Published by Razorbill on February 23rd 2016
Genres: Young Adult, Fantasy, Fantasy & Magic
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She is the most powerful Jinni of all. He is a boy from the streets. Their love will shake the world...
When Aladdin discovers Zahra’s jinni lamp, Zahra is thrust back into a world she hasn’t seen in hundreds of years—a world where magic is forbidden and Zahra’s very existence is illegal. She must disguise herself to stay alive, using ancient shape-shifting magic, until her new master has selected his three wishes.
But when the King of the Jinn offers Zahra a chance to be free of her lamp forever, she seizes the opportunity—only to discover she is falling in love with Aladdin. When saving herself means betraying him, Zahra must decide once and for all: is winning her freedom worth losing her heart?
As time unravels and her enemies close in, Zahra finds herself suspended between danger and desire in this dazzling retelling of the Aladdin story from acclaimed author Jessica Khoury.
I wasn’t sure whether I was going to like The Forbidden Wish, as retellings can always go wrong and I love Aladdin too much for that. But thankfully, I found myself absolutely loving the trapped jinni Zahra, the ever charming Aladdin and the magical Persian setting.
Here’s 5 things I loved about it:
1. A successful Aladdin retelling
I love it when retellings take on the setting and characters of the original, but breathe new life into the story and the characters. It was refreshing to see Zahra (the original Aladdin Genie) as a woman, also striving for her freedom. I loved how Aladdin retained his street rat, charming personality, but he wasn’t the cause of the rebellion. But the setting still remained as the original with the wonderful Persian setting, the magic and the lamp. It felt familiar, but it added enough twists in there to be unique.
2. Well developed characters
I love how this wasn’t all about the romance – both Zahra and Aladdin had their own goals and motivations – Zahra wanted freedom, and Aladdin is a thief who wants revenge for his parents. Each of these characters had internal conflicts – Zahra about the eventual betrayal of Aladdin, and Aladdin who started falling in love with Zahra and not wanting to let her go, which would sacrifice his own goal. Zahra is all powerful, determined to meet her goals but her compassion is her ultimate downfall. I loved her character and her voice.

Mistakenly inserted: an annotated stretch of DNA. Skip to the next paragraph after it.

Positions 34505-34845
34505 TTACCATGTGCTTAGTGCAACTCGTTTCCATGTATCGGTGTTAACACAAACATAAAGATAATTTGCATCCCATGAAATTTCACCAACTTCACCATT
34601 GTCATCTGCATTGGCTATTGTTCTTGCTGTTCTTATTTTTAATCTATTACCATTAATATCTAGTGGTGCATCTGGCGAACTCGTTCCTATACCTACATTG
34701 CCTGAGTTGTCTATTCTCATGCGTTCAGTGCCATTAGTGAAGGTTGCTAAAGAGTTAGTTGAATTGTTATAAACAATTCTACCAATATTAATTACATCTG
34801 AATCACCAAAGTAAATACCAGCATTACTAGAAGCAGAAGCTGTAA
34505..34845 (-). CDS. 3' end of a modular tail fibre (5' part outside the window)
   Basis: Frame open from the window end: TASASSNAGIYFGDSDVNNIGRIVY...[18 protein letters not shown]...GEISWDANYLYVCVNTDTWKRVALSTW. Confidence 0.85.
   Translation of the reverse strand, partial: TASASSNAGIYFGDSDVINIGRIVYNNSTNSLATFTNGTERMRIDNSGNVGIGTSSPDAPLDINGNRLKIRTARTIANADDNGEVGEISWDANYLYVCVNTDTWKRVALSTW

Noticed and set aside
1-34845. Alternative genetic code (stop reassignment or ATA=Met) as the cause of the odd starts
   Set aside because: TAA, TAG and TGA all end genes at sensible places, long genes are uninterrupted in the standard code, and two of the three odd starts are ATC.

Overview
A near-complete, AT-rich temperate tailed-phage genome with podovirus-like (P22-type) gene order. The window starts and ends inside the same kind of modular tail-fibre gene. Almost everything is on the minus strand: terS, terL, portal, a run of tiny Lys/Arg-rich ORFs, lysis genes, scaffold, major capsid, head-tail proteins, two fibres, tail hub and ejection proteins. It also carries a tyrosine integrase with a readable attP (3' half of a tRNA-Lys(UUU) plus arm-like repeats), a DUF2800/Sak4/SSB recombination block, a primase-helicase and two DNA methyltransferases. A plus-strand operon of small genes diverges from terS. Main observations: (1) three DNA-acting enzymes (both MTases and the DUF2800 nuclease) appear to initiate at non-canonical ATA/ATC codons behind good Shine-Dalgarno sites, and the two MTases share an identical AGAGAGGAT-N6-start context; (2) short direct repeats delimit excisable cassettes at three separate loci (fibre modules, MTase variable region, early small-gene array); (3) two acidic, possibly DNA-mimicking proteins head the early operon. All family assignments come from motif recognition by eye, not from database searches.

3. Slow burn romance
I knew there was going to be a romance in the novel, there always is going to be one given it’s about Aladdin, but romance is probably at the back of everyone’s minds. Aladdin is focused on his goal to avenge his parents, using his wishes to achieve that. On the other hand, Zahra wants to gain freedom from her lamp by freeing the King of Jinni’s son from Parthenia. It’s almost as if falling in love was something that happened over time, and when they did, oh my gosh there were so many feels. Their chemistry felt completely natural and you could see their feelings developing over time.
4. Magical Persian setting
I love the Middle Eastern setting in books, from the desert and it’s perils, to the sultan and the princess, to magic and mythology. The setting in Forbidden Wish was done beautifully. With the addition of Zahra’s perspective as a Jinni, it had such a sumptous, magical setting. More books like this please.
5. Focus on female friendships
Discovering Zahra’s greatest love of all time was for the queen Roshana, who treated her as an equal despite being a slave to her commands was such a pleasant surprise. I loved the sisterly friendship that they had and how they could move mountains with it. I also loved Princess Caspida and her gang of Watchmaidens who acted like maidens at the court but when night came, they were each deadly in their own right. I just love the heavy focus on feminism in the novel and how, even in the olden day Persian setting, females can kick ass.
Some minor issues
There were of course, some things that I did have a problem with, which included:
- the second-person narrative which would crop up every now and then where Zahra would address her “Habiba”. It’s written as if the whole thing is addressed to this person in mind, but it does jar you out of the story when she randomly appears as if she’s speaking to them, rather than being in the story which is written in first person.
- the ending, although incredibly epic, was quite rushed and I wanted more of a build up.
- the villainising of the evil Nardukha was so convenient, particularly where Zahra makes a particular choice in the book.
If you’re wondering whether to give The Forbidden Wish a shot, then I definitely urge you to pick it up. It’s a beautifully written Aladdin retelling with strong characters, girl power and feels that will make your heart soar. I’m so glad I ended up giving it a shot, I love the Middle Eastern setting!
Rating: 4.5 out of 5